Second-wave feminist historiography generally analyzes the movement from the perspective of gender plus another system of difference such as class, race, or sexuality. This thesis uses intersectionality as a conceptual framework to investigate whether Canadian second-wave feminists understood that multiple factors, such as race, class, and sexuality, combined with gender to create inequalities. Exploring the British Columbia Federation of Women (BCFW) and issues for which the organization advocated in the 1980s—particularly, lesbian rights, pornography censorship, and abortion accessibility—this thesis argues that the BCFW did exhibit a proto-intersectional understanding of how multiple systems of difference impacted women's experiences of oppression.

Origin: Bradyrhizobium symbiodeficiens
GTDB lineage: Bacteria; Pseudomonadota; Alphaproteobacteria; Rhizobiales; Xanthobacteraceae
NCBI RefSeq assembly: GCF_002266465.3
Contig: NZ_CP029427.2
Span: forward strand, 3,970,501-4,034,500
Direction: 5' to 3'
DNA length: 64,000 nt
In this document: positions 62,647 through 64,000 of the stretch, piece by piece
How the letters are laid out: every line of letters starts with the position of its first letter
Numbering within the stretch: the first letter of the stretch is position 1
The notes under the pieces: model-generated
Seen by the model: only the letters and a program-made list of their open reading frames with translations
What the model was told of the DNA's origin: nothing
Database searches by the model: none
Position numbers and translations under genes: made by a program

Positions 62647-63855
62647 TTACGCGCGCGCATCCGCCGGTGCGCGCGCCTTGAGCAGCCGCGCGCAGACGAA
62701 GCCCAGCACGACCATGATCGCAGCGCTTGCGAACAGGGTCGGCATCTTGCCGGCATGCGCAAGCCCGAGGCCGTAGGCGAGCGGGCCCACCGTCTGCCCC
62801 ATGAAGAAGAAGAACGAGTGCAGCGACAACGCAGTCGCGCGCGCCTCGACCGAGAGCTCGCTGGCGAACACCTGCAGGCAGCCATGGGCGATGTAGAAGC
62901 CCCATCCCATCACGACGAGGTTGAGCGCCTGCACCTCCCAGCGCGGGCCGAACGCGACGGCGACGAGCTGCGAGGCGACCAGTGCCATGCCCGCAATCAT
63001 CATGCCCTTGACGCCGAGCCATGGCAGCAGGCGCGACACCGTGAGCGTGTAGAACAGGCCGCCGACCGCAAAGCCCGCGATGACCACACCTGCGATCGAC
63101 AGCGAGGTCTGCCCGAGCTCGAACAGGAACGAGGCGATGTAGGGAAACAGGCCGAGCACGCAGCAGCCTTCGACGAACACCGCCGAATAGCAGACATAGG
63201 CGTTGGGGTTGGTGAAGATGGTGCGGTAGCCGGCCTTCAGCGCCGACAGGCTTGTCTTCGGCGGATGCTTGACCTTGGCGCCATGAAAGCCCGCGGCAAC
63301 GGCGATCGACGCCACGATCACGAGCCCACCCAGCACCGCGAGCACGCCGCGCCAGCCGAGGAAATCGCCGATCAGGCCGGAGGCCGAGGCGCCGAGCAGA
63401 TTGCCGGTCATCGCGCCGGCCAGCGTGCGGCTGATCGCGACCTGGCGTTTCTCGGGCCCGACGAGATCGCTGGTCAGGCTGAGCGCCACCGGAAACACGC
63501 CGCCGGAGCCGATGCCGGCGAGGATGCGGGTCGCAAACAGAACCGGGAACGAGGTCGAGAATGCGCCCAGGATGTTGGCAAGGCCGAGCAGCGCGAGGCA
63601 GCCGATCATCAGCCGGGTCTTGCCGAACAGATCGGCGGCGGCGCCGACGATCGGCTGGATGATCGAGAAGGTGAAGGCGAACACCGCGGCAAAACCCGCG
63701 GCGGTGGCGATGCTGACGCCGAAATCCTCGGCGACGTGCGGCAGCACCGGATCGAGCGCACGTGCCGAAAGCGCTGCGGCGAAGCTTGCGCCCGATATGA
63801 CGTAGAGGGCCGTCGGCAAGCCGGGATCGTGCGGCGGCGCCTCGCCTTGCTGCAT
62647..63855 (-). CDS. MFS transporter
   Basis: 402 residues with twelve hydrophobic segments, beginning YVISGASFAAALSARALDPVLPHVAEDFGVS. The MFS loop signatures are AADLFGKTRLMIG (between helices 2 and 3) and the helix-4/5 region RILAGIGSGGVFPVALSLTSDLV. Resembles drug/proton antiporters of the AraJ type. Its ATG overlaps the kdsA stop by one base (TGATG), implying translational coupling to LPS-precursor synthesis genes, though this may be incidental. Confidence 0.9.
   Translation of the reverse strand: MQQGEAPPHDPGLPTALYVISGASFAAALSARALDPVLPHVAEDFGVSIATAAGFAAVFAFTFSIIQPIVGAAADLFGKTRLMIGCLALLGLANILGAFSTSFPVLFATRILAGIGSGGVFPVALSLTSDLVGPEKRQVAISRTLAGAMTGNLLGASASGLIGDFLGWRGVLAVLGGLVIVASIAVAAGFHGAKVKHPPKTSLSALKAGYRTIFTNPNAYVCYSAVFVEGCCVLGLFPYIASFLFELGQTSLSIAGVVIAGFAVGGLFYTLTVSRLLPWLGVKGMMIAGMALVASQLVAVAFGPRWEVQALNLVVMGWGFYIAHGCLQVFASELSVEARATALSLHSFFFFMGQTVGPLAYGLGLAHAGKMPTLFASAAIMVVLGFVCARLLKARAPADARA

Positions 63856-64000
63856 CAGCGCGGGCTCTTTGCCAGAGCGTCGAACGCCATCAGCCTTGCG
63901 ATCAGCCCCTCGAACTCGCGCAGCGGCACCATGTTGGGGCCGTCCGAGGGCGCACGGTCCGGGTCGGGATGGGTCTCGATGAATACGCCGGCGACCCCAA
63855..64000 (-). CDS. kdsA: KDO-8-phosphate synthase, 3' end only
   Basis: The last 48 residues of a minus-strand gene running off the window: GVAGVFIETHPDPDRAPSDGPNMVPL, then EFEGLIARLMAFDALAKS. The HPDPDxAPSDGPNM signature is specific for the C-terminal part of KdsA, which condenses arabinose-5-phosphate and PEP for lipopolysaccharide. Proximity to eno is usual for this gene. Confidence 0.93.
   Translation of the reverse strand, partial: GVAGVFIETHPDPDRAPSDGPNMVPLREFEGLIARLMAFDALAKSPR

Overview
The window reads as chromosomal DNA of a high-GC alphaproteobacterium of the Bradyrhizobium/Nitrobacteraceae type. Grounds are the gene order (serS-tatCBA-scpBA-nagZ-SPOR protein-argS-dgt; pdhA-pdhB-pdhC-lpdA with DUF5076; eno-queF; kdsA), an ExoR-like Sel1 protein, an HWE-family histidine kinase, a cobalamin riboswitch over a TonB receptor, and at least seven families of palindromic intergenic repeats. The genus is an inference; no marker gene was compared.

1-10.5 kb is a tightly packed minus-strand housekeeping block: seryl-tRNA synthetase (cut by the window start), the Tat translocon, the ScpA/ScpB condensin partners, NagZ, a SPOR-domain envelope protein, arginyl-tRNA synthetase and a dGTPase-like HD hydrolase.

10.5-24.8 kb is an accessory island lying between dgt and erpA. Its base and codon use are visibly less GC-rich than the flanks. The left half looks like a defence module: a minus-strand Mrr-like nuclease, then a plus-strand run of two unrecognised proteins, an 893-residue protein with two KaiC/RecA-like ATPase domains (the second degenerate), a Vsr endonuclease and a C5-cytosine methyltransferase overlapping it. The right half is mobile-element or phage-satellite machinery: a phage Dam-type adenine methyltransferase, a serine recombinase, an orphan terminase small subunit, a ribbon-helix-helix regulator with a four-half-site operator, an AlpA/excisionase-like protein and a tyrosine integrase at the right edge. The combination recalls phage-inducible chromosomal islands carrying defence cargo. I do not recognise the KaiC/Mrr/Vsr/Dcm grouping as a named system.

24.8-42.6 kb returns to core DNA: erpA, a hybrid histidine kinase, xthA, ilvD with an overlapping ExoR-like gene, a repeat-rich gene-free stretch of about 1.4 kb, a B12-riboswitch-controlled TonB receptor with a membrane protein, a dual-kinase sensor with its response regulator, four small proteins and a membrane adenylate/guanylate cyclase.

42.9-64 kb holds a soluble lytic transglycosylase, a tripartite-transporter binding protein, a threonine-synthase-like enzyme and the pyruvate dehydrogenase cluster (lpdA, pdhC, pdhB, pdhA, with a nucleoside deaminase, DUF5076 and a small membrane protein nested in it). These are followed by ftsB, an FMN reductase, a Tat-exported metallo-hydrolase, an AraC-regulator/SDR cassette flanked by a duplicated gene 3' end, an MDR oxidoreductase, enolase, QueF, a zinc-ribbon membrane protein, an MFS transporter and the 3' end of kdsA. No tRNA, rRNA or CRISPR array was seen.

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Thesis advisor: Keough, Willeen
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